Number of pages: 271
Format: hardcover and paperback
Publisher: DoubleDay Canada
Genre: detective mystery
Rating: ages 18 and up
Notes: book 4 of the Flavia de Luce series
It’s Christmas time at Buckshaw as the villagers of Bishop’s Lacey are invited to see an once-in-a-lifetime show featuring a celebrated actress, Phyllis Wyvern. But Flavia de Luce has other plans as she concocts a scheme to catch Saint Nickolas in his tracks. As the film crew arrives everyone’s excited to watch Wyvern perform, but their excitement is put to a halt as the actress is found dead in her room. With her detective cap on, Flavia rolls up her sleeve to solve the crime and with a long list of suspects; she must use every ounce of her wit to find the guilty party.
Nothing says Happy Christmas than finding a limp body of an actress with a film reel tied around her neck in a neat little bow. For the first time in the series, Buckshaw Mansion has become a crime scene for the tragic murder of Phyllis Wyvern. And as Flavia de Luce discovered her first, she is quick to make observations of the body. Flavia is no ordinary 11-year-old as her unusual qualities not only include her knowledge of chemistry, but she also finds the dead far more interesting than the living: “…I’ve seen a number of corpses. Each of them was interesting in a different way, and this one was no exception.”
I admire Flavia. She’s a chemistry genius and a sleuth in training as she goes against anyone’s way to find the truth hidden in every nook and corner. Even if it means disobeying her father, Inspecter Hewitt or any other grownup in Bishop’s Lacey, she will not stop at anything until the case is solved. Flavia has grown to be quite the detective as she never leaves any stone unturned nor does she leave any suspect on her list overlooked. She’s very determined and thorough with her work, but as an 11-year-old girl she does have the habit of letting things slip and opening up her mouth at the wrong time, which can lead to life and death matters.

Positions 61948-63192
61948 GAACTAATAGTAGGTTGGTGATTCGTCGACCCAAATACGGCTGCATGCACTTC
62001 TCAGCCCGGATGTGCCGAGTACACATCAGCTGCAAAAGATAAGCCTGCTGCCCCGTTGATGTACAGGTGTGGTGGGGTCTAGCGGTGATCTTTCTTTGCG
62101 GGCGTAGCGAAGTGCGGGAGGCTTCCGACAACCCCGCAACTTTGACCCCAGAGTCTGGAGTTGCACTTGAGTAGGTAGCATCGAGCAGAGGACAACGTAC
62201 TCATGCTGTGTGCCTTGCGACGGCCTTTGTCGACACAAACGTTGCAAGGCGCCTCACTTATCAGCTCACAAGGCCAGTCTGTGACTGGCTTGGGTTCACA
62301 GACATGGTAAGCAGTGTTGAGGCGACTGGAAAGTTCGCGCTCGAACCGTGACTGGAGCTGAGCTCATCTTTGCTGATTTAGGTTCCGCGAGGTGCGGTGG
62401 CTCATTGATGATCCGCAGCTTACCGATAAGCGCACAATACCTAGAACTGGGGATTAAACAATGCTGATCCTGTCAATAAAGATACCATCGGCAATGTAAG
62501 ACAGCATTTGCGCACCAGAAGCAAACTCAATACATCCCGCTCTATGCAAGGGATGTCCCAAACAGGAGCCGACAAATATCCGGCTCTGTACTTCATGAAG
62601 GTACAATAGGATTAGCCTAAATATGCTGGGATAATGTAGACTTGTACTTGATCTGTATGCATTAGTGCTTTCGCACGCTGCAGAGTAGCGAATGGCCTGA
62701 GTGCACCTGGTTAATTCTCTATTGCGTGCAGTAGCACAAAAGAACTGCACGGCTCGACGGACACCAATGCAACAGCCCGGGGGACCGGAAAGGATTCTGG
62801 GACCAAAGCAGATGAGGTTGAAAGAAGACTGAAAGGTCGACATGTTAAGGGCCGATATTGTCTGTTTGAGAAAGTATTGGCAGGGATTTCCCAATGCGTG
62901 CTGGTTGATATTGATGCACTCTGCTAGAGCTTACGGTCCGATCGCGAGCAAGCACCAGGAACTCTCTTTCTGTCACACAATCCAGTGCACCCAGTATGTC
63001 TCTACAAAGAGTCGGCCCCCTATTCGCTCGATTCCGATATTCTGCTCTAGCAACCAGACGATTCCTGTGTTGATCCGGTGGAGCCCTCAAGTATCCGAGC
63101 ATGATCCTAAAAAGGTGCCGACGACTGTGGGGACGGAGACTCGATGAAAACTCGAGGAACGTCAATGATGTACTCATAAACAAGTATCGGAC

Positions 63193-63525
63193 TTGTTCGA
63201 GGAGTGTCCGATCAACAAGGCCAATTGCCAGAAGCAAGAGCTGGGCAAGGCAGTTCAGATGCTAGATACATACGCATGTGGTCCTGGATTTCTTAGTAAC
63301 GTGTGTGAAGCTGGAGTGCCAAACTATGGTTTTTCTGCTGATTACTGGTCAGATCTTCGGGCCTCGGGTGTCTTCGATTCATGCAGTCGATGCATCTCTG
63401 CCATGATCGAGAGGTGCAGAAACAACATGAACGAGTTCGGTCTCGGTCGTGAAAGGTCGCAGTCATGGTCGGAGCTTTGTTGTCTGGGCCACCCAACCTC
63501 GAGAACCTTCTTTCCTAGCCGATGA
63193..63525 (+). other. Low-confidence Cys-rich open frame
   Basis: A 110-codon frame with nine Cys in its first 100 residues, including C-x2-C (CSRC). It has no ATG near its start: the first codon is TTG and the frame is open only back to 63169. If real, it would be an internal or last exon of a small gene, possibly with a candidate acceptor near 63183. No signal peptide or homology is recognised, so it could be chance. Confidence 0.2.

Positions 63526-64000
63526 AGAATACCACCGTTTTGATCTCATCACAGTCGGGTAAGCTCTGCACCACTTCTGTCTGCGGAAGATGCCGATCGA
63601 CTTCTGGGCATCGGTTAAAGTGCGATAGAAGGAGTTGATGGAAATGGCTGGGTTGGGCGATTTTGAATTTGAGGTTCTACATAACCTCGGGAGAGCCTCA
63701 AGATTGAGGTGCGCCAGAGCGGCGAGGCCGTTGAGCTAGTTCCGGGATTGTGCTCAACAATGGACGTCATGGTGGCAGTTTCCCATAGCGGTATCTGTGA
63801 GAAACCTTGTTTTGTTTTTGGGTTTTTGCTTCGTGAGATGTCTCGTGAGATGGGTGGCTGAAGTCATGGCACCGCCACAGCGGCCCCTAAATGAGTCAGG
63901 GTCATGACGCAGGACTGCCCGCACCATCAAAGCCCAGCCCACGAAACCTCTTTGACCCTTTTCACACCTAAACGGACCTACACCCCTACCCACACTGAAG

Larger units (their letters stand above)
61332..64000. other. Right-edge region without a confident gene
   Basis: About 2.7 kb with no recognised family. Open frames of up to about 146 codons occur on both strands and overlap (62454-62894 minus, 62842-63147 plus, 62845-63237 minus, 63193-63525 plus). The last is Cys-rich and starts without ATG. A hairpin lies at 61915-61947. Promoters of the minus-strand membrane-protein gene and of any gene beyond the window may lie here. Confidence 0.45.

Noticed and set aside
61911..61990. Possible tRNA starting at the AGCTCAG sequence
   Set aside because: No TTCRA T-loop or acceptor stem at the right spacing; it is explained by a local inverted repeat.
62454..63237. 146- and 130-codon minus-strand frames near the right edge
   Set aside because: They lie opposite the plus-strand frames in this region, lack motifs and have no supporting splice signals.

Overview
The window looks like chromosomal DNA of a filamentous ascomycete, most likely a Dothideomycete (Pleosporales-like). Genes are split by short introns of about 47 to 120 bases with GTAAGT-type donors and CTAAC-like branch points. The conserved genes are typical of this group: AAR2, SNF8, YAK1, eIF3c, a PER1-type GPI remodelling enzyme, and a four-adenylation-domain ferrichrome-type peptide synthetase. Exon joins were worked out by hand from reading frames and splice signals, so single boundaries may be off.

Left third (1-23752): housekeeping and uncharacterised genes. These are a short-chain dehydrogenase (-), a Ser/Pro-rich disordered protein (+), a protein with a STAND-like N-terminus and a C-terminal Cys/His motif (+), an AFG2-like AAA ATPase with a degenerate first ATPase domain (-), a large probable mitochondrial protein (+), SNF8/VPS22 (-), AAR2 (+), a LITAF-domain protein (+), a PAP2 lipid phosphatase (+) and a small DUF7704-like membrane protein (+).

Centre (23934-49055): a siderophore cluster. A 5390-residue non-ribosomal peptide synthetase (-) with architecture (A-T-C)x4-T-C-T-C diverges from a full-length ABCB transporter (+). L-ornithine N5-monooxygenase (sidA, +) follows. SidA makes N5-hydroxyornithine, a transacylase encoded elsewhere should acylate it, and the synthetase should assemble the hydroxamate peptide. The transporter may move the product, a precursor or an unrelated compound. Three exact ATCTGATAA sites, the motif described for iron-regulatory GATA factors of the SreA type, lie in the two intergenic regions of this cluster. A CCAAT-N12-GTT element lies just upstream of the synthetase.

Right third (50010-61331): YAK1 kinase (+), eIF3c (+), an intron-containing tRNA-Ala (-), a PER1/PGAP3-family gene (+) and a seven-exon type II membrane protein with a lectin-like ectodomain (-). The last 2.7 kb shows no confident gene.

As the holiday season is all about being with loved ones, Alan Bradley focuses more on the de Luce family. It’s clear to us that Flavia doesn’t feel loved by her older sisters as they continue to tease her, and often she wonders what she had done to deserve this hostile treatment. But the sisters can be compassionate to each other especially during the worst of times at Buckshaw. The family is in debt and their mansion crumbles, but within those walls the de Luce sisters are closer together. And beneath their stubborn and cold exterior, the sisters do love each other and express it in the strangest ways. Flavia understand this love-hate relationship and knows when to be sympathetic to her sisters as the family continues to suffer by their own debt. The scene where the sisters exchange gifts is the most favorite de Luce family moment I’ve seen in the series so far.
I really enjoyed this book. A murder of love, betrayal, hatred, revenge, and jealously; this was a detective mystery with all the holiday trimmings. We also revisit some older characters from previous books, including the actress Nialla and Dieter, one of Feely’s admirers obsessed over the Bronte sisters. After all, Christmas is a time for family and friends gathering around to celebrate the season, and nobody celebrates it better than Flavia with her homemade fireworks display (a chemistry experiment she conducted herself no doubt). A definite holiday favorite for mystery lovers, this is one book you want to curl up with while drinking a nice cup of hot cocoa.
My verdict: 5 hoots out of 5.